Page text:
It’s a subject that comes up on a constant loop; the engineering skills shortage and how the whole industry can best tackle it. Progress is being made, with wide spread diversity and STEM campaigns targeting women and young people to see engineering as a genuinely varied, creative and valuable career which is full of opportunities. Also, companies like Mott McDonald and Crossrail are investing heavily in apprenticeship and study sponsorship programmes which is without doubt providing a great flow of engineers into the industry.
However, many areas of engineering require candidates to hold a higher level of education, and this could be a huge stumbling block in filling the skills gap, particularly if the latest report released from the Institute for Fiscal Studies, ‘Higher Education funding in England: past, present and options for the future’, is anything to go by.
One of the key headlines from this study was the mind blowing levels of debt that students now graduate with. On average students graduate with £50,000 of debt, with students from the poorest backgrounds accruing closer to £57,000 from a 3 year course. This is attributed to high fees and large maintenance loans that university students now face.
This is an eye watering statistic for hopeful students and their families, and certainly puts a huge barrier in the way for budding engineers, particularly when you consider the costs that might come after, in terms of professional accreditations. As a parent myself, with a daughter brimming full of enthusiasm about her next school year, I do feel somewhat panicked about whether it will be feasible for her to get through university, particularly with a set of twins as well.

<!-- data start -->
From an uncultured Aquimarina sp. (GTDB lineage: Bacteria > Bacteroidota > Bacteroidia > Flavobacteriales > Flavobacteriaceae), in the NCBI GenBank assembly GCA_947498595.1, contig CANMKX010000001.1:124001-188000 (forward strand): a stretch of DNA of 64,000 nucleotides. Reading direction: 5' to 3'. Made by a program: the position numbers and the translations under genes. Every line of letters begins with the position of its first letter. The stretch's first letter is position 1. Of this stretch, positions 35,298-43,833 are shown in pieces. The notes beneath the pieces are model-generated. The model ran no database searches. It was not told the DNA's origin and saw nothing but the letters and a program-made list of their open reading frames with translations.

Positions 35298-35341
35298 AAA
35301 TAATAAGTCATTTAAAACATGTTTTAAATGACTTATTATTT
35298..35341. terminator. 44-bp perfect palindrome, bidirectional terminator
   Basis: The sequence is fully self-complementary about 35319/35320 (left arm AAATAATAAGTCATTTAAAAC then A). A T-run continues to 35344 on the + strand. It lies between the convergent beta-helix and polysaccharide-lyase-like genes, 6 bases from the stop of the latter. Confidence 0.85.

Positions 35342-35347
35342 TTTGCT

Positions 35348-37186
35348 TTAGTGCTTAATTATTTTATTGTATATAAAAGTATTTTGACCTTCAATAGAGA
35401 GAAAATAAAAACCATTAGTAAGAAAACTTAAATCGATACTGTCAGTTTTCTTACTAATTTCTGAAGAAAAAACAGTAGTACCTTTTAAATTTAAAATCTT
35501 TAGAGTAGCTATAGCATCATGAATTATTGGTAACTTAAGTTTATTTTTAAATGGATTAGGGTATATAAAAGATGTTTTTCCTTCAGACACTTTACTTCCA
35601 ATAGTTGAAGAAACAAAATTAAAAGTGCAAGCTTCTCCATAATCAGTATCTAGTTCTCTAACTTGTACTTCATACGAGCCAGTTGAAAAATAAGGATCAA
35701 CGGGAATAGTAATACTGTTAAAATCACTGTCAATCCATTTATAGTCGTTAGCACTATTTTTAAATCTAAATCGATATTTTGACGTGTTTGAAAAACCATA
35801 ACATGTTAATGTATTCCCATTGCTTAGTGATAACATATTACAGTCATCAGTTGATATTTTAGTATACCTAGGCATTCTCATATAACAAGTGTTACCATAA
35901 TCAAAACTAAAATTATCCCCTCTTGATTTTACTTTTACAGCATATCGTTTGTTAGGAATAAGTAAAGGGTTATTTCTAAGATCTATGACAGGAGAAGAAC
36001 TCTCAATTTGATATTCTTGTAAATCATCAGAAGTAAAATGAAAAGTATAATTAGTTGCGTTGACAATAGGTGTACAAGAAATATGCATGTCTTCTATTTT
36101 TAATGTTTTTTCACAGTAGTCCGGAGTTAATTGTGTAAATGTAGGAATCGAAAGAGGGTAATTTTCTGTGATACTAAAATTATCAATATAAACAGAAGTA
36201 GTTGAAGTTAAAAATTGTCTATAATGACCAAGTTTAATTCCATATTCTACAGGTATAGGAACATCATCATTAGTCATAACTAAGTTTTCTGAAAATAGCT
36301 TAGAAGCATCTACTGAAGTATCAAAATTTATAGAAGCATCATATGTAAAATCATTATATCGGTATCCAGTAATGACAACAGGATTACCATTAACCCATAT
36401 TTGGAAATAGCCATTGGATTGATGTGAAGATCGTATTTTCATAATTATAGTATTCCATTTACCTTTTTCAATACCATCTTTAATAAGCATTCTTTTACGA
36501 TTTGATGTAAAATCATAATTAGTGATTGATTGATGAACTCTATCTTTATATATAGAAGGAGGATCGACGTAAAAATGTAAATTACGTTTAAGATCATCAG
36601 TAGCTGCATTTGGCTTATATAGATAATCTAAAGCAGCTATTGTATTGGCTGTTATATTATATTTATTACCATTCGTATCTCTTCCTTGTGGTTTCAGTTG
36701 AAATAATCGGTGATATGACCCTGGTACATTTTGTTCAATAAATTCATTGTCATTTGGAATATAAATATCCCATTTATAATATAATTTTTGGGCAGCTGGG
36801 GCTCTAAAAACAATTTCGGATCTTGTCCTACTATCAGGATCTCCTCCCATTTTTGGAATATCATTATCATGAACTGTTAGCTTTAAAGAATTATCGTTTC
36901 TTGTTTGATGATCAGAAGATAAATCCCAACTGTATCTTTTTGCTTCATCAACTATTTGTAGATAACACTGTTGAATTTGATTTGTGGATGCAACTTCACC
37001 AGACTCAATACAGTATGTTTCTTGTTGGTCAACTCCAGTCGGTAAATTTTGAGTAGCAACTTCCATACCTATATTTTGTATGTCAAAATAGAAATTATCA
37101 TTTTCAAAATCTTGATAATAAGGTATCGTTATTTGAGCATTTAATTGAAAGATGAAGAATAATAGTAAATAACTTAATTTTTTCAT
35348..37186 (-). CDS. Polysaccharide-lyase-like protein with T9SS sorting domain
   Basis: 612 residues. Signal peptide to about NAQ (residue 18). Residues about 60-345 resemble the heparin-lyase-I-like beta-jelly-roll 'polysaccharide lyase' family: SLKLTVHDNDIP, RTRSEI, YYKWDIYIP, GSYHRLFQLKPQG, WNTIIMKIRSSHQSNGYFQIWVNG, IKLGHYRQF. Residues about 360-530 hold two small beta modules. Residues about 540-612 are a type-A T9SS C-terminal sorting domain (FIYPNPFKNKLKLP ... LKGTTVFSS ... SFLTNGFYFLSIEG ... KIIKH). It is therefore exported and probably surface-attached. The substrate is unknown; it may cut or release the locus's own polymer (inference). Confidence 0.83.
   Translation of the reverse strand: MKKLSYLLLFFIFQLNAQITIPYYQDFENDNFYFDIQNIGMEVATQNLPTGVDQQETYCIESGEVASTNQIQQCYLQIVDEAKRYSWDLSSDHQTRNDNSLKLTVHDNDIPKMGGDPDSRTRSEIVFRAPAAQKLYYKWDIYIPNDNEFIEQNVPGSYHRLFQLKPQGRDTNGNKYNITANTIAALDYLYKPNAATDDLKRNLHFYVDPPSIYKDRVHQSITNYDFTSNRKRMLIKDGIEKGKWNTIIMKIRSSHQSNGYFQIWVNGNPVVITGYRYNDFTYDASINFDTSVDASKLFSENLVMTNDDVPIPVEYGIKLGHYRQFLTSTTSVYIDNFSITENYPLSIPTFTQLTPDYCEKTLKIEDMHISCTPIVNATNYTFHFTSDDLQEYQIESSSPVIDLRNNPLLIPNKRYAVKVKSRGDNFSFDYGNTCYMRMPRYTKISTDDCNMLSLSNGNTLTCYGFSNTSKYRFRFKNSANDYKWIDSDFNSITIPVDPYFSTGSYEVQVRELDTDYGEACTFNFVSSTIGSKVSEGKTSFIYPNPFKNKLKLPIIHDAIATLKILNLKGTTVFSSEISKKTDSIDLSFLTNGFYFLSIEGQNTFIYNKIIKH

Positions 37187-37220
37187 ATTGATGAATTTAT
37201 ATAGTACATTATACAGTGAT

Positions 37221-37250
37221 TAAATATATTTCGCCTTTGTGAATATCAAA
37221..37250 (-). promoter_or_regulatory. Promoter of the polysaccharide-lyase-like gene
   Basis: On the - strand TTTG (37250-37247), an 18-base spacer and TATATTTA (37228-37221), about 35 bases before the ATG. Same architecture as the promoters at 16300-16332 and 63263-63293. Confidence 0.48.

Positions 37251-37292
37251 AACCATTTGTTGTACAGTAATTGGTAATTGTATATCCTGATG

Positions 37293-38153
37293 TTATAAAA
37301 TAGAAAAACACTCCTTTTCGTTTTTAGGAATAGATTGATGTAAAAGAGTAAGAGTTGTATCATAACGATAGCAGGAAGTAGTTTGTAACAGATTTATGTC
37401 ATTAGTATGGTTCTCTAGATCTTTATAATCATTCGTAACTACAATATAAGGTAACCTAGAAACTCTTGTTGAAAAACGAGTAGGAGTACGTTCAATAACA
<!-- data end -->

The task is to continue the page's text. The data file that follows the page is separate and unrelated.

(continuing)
However, it’s fair to say that degree, masters and PHD educated engineers do earn more than their peers, as outlined in, ‘it pays to pass your exams’. One engineer with over 24 years of experience commented; “I read your article with interest. From my experience in recent years, employers like to promote staff with professional rather than just academic qualifications - where practical experience and responsibility is key. I would say that an annual fee of £720 per annum in 1996-9 for a degree course was definitely worth it - especially as it was paid for by my employer as part of my apprenticeship. Would I recommend a degree course to young engineers starting out today with an inflated cost of 10k/annum - I doubt it”.
What are your thoughts about astronomical student debt and engineering skills shortages? Are apprenticeship schemes the answer? Or could engineering clients work in partnership with universities to subsidise courses or provide grants to ease the burden on students?
We’d really appreciate your comments.